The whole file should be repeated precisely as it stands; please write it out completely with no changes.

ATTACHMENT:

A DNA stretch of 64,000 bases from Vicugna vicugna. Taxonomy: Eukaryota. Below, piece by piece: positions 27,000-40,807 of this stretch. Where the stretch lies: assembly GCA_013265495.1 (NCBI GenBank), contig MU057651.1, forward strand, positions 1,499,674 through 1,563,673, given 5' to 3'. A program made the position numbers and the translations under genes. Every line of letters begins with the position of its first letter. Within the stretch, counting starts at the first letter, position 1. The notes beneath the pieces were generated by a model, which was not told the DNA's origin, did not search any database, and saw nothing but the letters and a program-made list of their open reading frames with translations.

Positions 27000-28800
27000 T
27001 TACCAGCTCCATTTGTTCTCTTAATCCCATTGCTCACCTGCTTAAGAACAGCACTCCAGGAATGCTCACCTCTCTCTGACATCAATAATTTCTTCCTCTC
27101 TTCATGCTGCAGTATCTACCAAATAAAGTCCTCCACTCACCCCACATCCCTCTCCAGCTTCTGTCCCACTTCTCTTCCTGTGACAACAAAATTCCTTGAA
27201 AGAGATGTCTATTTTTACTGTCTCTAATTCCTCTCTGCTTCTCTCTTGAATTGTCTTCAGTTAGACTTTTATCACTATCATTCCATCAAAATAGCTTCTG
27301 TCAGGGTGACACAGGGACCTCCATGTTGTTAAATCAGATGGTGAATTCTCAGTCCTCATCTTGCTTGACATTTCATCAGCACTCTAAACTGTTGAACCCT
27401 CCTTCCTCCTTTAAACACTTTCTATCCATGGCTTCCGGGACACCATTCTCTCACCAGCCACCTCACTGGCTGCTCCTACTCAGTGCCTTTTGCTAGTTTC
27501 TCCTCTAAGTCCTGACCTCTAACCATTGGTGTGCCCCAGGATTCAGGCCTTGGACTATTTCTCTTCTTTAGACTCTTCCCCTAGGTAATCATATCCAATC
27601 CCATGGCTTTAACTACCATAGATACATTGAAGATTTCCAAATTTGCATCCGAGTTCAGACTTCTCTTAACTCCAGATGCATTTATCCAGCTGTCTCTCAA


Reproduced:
A DNA stretch of 64,000 bases from Vicugna vicugna. Taxonomy: Eukaryota. Below, piece by piece: positions 27,000-40,807 of this stretch. Where the stretch lies: assembly GCA_013265495.1 (NCBI GenBank), contig MU057651.1, forward strand, positions 1,499,674 through 1,563,673, given 5' to 3'. A program made the position numbers and the translations under genes. Every line of letters begins with the position of its first letter. Within the stretch, counting starts at the first letter, position 1. The notes beneath the pieces were generated by a model, which was not told the DNA's origin, did not search any database, and saw nothing but the letters and a program-made list of their open reading frames with translations.

Positions 27000-28800
27000 T
27001 TACCAGCTCCATTTGTTCTCTTAATCCCATTGCTCACCTGCTTAAGAACAGCACTCCAGGAATGCTCACCTCTCTCTGACATCAATAATTTCTTCCTCTC
27101 TTCATGCTGCAGTATCTACCAAATAAAGTCCTCCACTCACCCCACATCCCTCTCCAGCTTCTGTCCCACTTCTCTTCCTGTGACAACAAAATTCCTTGAA
27201 AGAGATGTCTATTTTTACTGTCTCTAATTCCTCTCTGCTTCTCTCTTGAATTGTCTTCAGTTAGACTTTTATCACTATCATTCCATCAAAATAGCTTCTG
27301 TCAGGGTGACACAGGGACCTCCATGTTGTTAAATCAGATGGTGAATTCTCAGTCCTCATCTTGCTTGACATTTCATCAGCACTCTAAACTGTTGAACCCT
27401 CCTTCCTCCTTTAAACACTTTCTATCCATGGCTTCCGGGACACCATTCTCTCACCAGCCACCTCACTGGCTGCTCCTACTCAGTGCCTTTTGCTAGTTTC
27501 TCCTCTAAGTCCTGACCTCTAACCATTGGTGTGCCCCAGGATTCAGGCCTTGGACTATTTCTCTTCTTTAGACTCTTCCCCTAGGTAATCATATCCAATC
27601 CCATGGCTTTAACTACCATAGATACATTGAAGATTTCCAAATTTGCATCCGAGTTCAGACTTCTCTTAACTCCAGATGCATTTATCCAGCTGTCTCTCAA